• If the client is ten minutes late, send a text  along the lines of  'I have you down for an appointment at [time] today - are you on your way?' As this is friendly and non-confrontational, in genuine cases of misunderstandings, forgetfulness, or emergency they'll get back to you and you can go from there.
  • If you don't hear from them after 24 hours invoice them for the missed appointment, referring back to your terms and conditions. (A short delay allows the client time to get in touch with you if they're going to, even in a genuine emergency.)
  • If this isn't paid, send a reminder which tells them you will consider legal action if they fail to pay this time. Whether you actually do this is entirely up to you - sometimes it’s easier to just write it off - but it's simple and all done online now if you want to follow through.
Yes, this is tough, but it's fair and professional. It’s likely the client will not want to work with you again if you threaten legal action, but as they have already ignored two reminders that's on the cards anyway.
I sometimes waive non-attendance fees in cases where the client has genuinely forgotten or had a problem on the day, but many clients offer because they are aware of my cancellation policy.
Persistent non-attenders
  • Think about why the client has recurring problems getting to appointments. Is it linked to the reason you are working with them? Do they have motivation issues, emotional or physical difficulties leaving the home etc? If so, you may need to address those issues before things improve.
  • It might help to offer appointments at a different time or on a different day of the week, or to ask them if they can set up a 'buddy system' with a friend who can help them arrive on time.  
  • If you feel the client isn’t able to prioritise or value the therapy enough, it may be best for you to part ways. Discuss this with them directly, and perhaps offer a referral. If the two of you decide to continue, ask them to pay for sessions in advance, even if this isn't your usual policy.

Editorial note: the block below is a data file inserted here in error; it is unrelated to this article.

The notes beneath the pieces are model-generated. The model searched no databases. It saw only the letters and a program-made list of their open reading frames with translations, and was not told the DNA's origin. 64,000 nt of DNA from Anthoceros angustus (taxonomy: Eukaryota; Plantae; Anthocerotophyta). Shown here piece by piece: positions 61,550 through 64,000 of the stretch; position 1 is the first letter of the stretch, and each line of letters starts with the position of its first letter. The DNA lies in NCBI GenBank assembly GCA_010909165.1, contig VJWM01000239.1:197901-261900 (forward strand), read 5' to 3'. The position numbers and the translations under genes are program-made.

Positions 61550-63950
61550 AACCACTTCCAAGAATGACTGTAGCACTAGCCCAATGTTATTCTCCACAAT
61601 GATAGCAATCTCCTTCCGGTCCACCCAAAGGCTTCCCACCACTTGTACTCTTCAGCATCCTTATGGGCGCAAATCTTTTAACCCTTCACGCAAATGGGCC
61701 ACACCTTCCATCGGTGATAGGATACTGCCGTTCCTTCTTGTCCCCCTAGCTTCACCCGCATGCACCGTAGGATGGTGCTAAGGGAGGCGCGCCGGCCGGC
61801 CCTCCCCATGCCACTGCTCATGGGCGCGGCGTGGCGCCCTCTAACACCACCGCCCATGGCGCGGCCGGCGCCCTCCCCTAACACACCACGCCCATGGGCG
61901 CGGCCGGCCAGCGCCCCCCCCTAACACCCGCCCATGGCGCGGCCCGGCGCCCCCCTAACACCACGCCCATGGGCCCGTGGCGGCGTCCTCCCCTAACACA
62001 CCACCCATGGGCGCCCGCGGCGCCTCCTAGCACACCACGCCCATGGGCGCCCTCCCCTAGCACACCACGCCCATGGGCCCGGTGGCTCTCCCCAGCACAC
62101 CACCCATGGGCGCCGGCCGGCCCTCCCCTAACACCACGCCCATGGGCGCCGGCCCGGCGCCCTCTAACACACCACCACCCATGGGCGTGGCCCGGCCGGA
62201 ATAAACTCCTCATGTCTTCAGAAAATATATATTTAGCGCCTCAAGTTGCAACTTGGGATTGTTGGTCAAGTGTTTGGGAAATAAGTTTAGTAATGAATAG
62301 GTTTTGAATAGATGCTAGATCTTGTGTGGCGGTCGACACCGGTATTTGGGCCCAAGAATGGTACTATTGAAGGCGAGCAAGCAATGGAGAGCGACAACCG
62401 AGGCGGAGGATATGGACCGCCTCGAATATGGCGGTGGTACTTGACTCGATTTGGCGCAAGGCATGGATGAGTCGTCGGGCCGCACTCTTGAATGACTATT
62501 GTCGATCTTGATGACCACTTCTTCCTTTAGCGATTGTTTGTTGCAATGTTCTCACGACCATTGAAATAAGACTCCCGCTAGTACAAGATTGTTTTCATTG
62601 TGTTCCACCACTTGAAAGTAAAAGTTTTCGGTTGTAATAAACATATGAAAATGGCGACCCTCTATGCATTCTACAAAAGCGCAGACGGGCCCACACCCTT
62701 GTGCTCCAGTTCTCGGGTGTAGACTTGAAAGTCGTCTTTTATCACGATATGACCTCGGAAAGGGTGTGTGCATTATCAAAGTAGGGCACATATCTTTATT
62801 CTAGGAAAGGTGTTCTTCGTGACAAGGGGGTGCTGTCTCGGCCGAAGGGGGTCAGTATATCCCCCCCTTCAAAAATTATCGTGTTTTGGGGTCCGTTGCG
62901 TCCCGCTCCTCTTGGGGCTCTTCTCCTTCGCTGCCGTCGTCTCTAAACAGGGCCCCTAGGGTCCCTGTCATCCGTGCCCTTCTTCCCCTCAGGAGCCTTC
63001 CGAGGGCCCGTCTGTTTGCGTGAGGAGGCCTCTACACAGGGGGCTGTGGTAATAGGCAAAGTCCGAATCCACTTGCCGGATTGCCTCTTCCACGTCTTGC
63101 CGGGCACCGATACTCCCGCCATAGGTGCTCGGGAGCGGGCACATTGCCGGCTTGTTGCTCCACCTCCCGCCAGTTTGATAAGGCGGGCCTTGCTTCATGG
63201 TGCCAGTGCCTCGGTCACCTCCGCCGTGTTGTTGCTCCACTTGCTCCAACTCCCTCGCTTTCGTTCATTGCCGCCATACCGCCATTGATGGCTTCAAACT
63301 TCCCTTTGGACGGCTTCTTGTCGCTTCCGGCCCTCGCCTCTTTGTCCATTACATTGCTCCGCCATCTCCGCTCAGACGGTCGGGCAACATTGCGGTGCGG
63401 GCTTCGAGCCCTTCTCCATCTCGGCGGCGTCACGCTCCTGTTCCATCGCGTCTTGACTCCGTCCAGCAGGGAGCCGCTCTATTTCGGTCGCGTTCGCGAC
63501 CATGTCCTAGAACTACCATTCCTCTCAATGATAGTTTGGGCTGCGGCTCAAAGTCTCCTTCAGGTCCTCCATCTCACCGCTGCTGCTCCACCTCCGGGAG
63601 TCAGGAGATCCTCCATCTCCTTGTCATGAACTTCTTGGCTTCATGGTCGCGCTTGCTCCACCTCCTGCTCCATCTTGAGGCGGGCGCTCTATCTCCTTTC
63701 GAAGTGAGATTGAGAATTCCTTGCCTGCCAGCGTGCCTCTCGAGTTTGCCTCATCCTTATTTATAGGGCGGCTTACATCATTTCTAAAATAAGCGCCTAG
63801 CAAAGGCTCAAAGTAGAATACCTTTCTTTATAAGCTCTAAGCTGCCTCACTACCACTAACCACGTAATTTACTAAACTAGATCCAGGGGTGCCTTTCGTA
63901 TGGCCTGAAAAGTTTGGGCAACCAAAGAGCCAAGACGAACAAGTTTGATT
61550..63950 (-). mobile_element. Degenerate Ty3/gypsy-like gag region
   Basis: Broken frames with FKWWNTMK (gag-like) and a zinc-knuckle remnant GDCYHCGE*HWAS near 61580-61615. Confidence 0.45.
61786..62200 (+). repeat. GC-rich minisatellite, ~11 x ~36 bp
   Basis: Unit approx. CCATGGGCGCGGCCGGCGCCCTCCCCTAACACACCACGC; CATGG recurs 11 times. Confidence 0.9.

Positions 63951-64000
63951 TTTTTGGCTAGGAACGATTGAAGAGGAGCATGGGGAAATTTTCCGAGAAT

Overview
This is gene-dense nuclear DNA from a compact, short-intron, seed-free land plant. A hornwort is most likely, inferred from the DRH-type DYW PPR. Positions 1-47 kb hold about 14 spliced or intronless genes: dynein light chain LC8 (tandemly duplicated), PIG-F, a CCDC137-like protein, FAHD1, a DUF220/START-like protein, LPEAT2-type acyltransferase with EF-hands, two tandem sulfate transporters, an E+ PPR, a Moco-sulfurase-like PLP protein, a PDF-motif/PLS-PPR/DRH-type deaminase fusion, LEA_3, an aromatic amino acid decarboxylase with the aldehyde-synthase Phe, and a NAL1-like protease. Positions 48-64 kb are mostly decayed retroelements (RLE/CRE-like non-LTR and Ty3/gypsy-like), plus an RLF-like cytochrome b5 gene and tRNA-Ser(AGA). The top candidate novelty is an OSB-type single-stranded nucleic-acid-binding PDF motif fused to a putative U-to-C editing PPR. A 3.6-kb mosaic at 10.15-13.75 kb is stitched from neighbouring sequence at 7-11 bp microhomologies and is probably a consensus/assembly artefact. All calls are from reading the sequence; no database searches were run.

• Use reflective practice and/or supervision to  decide if you could change any of your routines to help prevent this happening again.

And a final tip, always have something with you that you can do if a client doesn’t show. Brainstorm blog titles, answer some emails, or even just play scrabble on your phone. It will do wonders for your stress levels if you don’t feel the time was 'wasted', and you'll be calm and collected when the next client arrives.

Please do post below if you can suggest other ways of dealing with this issue - I’d love to hear them.

[1] https://www.goodtherapy.org/blog/why-do-clients-leave-therapy-prematurely-0627137
[2] http://ps.psychiatryonline.org/doi/abs/10.1176/appi.ps.201100211


Author: is an experienced hypnotherapist and hypnotherapy trainer. She is the author of Their Worlds, Your Words and has co-written the Hypnotherapy Handbook, both of which are available from Amazon.
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  1. Some excellent tips in this article Debbie - thank you.

  2. Some great points and tips in this article Debbie. Thank you.

  3. I always have some 'study' material to hand. This helps me to progress and ensure that I don't feel the time has been wasted.